Public school officials need to be especially conscious at this time of year that the birth of the Christian Savior is not recognized or celebrated by all students and families. Therefore, here is a quick (not meant to be exhaustive) checklist of what public school officials are prohibited from doing and what they are permitted to do. If a public school administrator has a question about a more specific activity, the administrator is encouraged to contact his/her school attorney.
- Prohibited Activities
- Displays of religious symbols such as a crèche, an angel, a menorah, or a banner with a religious message ("Gloria in Excelsis Deo," e.g.).
- Display of a Christmas tree with nothing but Christian religious symbols such as stars, angels, the Baby Jesus. etc. A Christmas tree in and of itself is not prohibited. Just make sure that the ornaments do not promote only Christianity.
- School-wide prayer or Scripture readings.
- A musical concert with exclusively religious music.
- Banning students from offering candy canes or other items with a religious message during noninstructional time (before or after school or during a recess) and NOT done in the classroom. Schools may still prohibit distribution within classrooms.
- Holding a "Christmas party" in the classroom. A "holiday" or "end of semester" or "end of 2004" party is okay.
- Permissible Activities
- Including religious music selections during public holiday concerts if non-religious music is included.
- Holding holiday concerts at religious sites if the concerts are also held at non-religious sites.
- Displaying a "giving tree," i.e. a tree on which students hang donated items such as mittens, gloves, etc.
- Displays of religious symbols when combined with other symbols of cultural and ethnic heritage such as Kwanzaa symbols, Frosty the Snowman, other festive figures, a "Happy Holidays" banner, etc.
- Displays of symbols representing many religious beliefs, even without non-religious symbols. But, just displaying symbols from Christianity and Judaism is an impermissible endorsement of dual beliefs. The display must present a message of pluralism and freedom to choose one's own beliefs.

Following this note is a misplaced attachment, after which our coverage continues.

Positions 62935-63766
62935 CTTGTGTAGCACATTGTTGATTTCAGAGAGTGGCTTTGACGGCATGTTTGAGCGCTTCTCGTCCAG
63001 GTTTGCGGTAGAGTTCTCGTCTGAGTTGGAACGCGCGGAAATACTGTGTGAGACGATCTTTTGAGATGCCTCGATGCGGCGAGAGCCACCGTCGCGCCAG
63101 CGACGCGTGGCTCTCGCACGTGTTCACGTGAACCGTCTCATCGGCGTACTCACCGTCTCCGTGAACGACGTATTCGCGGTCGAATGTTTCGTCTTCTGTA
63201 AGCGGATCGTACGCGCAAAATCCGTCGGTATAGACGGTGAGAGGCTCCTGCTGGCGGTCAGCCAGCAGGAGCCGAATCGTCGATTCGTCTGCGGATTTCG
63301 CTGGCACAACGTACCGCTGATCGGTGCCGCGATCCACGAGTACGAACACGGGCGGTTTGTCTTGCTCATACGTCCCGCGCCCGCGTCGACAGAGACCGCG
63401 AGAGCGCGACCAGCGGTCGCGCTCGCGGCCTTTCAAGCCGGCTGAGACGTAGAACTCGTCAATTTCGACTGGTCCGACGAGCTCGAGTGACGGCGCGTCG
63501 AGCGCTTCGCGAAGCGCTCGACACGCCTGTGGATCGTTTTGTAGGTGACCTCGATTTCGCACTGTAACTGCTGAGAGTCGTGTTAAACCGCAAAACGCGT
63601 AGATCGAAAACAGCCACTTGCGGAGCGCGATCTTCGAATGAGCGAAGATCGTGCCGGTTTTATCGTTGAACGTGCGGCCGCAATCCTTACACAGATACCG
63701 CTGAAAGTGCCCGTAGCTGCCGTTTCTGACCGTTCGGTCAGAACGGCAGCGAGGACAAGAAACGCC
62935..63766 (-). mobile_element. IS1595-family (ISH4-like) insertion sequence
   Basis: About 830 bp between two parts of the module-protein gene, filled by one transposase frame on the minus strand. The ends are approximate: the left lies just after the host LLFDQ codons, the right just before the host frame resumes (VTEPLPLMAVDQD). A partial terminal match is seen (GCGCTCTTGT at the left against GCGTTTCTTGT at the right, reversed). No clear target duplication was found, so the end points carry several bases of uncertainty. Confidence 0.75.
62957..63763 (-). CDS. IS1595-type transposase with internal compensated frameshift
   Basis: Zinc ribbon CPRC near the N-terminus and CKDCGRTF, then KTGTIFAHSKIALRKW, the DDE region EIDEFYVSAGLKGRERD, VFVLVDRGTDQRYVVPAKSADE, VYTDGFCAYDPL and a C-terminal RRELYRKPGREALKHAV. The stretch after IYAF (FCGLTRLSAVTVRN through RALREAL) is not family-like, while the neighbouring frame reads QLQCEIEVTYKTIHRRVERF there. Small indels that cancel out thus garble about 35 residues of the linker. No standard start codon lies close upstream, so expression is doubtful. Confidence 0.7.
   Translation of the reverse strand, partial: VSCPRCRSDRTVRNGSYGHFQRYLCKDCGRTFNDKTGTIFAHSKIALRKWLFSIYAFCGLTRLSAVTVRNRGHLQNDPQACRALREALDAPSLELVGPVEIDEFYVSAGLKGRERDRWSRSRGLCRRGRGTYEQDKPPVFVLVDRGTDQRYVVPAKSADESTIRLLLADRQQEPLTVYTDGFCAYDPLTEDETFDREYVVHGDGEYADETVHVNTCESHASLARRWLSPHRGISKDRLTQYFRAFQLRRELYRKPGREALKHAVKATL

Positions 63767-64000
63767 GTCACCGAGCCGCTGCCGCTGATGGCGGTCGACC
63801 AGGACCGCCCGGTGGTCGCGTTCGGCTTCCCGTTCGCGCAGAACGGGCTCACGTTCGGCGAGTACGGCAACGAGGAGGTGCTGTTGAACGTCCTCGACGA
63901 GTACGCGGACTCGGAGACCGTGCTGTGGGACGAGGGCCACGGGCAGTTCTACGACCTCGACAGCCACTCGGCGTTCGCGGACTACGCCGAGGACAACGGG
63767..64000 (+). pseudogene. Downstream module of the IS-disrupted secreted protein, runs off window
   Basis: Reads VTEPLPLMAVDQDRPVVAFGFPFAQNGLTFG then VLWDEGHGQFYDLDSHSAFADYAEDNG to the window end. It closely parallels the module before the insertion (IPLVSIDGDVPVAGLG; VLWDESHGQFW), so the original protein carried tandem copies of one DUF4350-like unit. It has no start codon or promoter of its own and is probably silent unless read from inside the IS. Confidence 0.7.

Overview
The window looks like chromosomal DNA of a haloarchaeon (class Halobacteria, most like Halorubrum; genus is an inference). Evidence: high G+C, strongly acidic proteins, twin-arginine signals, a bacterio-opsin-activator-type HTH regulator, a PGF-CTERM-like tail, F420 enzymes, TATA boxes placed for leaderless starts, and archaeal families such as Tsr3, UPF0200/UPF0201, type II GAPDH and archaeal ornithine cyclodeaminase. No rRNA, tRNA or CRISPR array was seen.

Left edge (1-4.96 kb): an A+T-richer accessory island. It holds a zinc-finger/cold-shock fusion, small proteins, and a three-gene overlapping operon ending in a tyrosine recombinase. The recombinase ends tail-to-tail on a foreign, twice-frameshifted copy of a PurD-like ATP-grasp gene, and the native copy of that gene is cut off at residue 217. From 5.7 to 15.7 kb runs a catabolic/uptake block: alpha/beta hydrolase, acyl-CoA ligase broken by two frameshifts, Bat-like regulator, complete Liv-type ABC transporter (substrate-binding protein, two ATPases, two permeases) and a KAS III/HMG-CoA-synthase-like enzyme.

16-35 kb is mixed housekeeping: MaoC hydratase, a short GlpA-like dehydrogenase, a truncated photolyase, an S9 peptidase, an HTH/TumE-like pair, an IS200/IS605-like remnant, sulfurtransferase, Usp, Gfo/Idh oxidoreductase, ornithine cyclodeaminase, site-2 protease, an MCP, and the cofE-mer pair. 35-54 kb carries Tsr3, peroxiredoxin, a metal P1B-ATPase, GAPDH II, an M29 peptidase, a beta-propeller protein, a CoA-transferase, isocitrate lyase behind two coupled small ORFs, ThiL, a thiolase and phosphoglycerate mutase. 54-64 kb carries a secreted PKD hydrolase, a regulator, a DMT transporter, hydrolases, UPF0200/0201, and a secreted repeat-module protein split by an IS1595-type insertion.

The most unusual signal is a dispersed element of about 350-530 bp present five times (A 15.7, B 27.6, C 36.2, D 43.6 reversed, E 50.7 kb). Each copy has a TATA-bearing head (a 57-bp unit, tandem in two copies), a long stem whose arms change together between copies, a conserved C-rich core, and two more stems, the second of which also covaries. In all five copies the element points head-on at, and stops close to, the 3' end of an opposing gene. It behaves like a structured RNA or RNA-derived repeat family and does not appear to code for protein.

Student prayer - As is true of any time of the year, individual or collective student prayer is permissible so long as the prayer does not disrupt or impede the educational mission of the district. (For instance, students cannot organize a prayer group which skips math class to pray.) The corollary to this is that any prayer led by or at the behest of a public school official is in violation of the First Amendment.
Secular aspects of Christmas. The non-religious aspects of Christmas may be part of students' lives at school to the extent that they do not otherwise violate school rules. For example, the following are permissible activities (inasmuch as they do not violate the First Amendment):
• Hanging pictures of reindeer, bells, other non-religious symbols.
• Sponsoring a "giving tree" on which students may hang hats, mittens, scarves, other items for donation to less fortunate persons.
• Handing out candy. [Remember, this does not violate either the First Amendment or state nutrition guidelines (if not provided by the school; check to see if it would violate a local school wellness policy!]
• Sponsoring sleigh rides.
Class parties - Focus on the secular side of Christmas. Excuse all children whose families object to celebrating Christmas in any way, both those families who are of other faiths and those who are Christian, but who find the commercial aspects of the holiday to be offensive.
Caroling - Again, if the songs are secular ("Jingle Bells," "Rudolph, the Red-Nosed Reindeer," "Sleigh Ride," etc.) in nature, there is nothing about singing them that violates the First Amendment. Songs that celebrate the birth of the Christ are more problematic. In an end-of-the-year music program open to the public, religious songs may be included as selections, as long as they are selected for their musicality and are not limited to Christian-themed songs.
Displays - Aside from the utter schizophrenic nature of displays that commingle nativity scenes with Santa, displays that do not overemphasize the religious side of Christmas have been ruled by courts to not violate the First Amendment. Nativity scenes standing alone have been struck down by the courts.
Christmas trees - There is nothing sectarian about a "Christmas" tree. (Go ahead...show me where the New Testament refers to it!) The tree is not the problem. The ornamentation could be. Make sure that the ornaments are not all (or not primarily) representative of the Christian faith. Better yet, see "Secular aspects of Christmas" above.
Greetings - Staff and students alike are free to wish each other a sincere "Merry Christmas," "Happy Hanukkah," "Joyous Kwanzaa," etc., and they may do so within the walls of a public school building. The holidays are a time for exercising goodwill toward all. It is not a time for Scrooges or Grinches. Go forth and be merry with due consideration for all. Ho, ho, ho.